I read something interesting today. It was an article in The Washington Post called How to Tell If Other People Think You Are Hot, According to Science.

I know what you’re probably thinking, “Was this before or after you finished reading Cosmo?”

Here’s the thing, the article was great and I learned two new things I think can help you succeed.

The first thing I learned is that what other people think of you really does matter. In fact, if I had to guess, I’d say 70% of how you live your life should be dictated by how other people see you.

I know that sounds kind of messed up, everyone is always telling you to ‘just do you, and forget the haters.’ But the haters are major keys on your path to success, and you’ll see why in just a second.

To really see how other people see you, you need to get inside their mind. And I’m not talking about the old cliché of walking in someone else’s shoes. The problem we face when trying to see how other people see us is we know too much about ourselves.

“You know what your hair looked like yesterday, a month ago, and four years ago. You know whether you’ve put on weight recently, or if you look tired today. Compare how you evaluate yourself to how you evaluate a stranger: You might make judgments about his or her overall level of attractiveness, outfit, mannerisms, but not much else,” says WaPo.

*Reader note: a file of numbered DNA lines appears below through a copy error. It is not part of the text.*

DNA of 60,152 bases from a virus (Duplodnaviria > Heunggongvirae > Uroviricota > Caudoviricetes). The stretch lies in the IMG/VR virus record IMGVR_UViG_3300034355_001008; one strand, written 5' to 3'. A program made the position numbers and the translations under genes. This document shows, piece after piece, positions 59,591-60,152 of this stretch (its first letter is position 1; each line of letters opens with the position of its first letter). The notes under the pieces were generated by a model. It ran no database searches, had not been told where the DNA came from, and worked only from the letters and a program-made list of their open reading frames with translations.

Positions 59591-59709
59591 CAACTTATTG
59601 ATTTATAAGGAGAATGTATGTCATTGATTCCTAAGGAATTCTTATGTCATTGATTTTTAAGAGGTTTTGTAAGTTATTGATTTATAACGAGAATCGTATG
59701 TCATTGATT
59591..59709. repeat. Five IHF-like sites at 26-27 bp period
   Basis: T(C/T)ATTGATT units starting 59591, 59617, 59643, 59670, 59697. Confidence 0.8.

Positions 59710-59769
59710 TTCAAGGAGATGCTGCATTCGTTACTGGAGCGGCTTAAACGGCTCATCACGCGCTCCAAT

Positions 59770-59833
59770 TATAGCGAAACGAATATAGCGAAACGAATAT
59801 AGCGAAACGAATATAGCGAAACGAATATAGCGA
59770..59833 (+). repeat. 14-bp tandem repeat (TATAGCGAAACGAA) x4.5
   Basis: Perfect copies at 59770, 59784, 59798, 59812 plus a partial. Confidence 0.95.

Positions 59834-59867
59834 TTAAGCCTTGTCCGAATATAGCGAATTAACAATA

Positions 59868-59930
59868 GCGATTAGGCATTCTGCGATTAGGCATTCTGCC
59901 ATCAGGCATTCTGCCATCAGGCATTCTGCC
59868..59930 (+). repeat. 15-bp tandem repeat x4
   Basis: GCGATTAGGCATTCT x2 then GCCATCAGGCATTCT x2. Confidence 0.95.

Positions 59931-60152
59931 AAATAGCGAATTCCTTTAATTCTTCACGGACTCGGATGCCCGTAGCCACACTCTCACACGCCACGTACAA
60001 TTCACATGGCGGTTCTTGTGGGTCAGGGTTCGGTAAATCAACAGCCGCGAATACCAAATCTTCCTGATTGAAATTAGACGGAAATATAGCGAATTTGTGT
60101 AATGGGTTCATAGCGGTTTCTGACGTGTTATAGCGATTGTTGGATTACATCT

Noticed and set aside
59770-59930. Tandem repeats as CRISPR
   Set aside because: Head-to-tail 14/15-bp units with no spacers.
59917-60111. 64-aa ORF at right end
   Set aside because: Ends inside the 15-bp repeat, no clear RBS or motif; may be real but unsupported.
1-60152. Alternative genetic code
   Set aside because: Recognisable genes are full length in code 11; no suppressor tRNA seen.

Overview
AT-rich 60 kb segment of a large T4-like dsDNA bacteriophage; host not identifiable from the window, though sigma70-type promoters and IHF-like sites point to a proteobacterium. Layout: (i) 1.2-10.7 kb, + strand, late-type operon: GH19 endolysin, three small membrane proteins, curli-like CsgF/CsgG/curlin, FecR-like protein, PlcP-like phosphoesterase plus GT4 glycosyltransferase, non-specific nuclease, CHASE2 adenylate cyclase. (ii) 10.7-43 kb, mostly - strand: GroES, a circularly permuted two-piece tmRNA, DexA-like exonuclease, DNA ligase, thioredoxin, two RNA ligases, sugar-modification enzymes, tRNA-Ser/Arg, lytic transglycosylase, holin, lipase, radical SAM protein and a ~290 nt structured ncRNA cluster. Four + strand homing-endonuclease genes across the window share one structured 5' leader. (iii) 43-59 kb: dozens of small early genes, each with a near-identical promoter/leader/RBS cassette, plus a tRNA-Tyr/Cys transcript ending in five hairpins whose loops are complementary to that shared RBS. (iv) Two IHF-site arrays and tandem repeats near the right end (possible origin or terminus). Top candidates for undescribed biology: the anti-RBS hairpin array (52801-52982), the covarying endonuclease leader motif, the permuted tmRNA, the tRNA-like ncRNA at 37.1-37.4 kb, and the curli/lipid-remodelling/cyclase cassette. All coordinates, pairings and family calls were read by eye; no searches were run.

To get around this problem, Nicholas Epley, a behavioral scientist at the University of Chicago, and Tal Eyal, a psychologist at Israel’s Ben-Gurion University figured out a pretty sneaky way to get inside people’s minds.

You know how people say, if you want to improve your public speaking skills you should video record yourself presenting and then re-watch it?

According to research, this technique works because of the passage of time. “The passage of time helps people to view their own appearance or actions much more abstractly. If you see a photo or a video of yourself from yesterday, you might judge it harshly. But when you see a photo or video of yourself from months or years ago, you evaluate it with fresher eyes — more like a stranger would.

Knowing this, Epley and Eyal ran several experiments with students from the University of Chicago where they evaluated how students and their peers viewed each other’s appearances and public speaking skills over different passages of time.

In one experiment, students had to evaluate photographs taken of themselves and rate their attractiveness on a scale of one to nine. The students evaluated their photos either the same day they were taken or one month later, and had other students rate their photos as well, over the same time passage. What Epley and Eyal found is that students who rated their photos one month later, were more accurate in their judgement of their appearance compared with how other students rated them.

If you’re interested in reading more about the experiments, click here.

Epley and Eyal concluded their experiments by saying this, “When thinking about what other people are thinking of you, don’t sweat the small stuff, because other people aren’t.”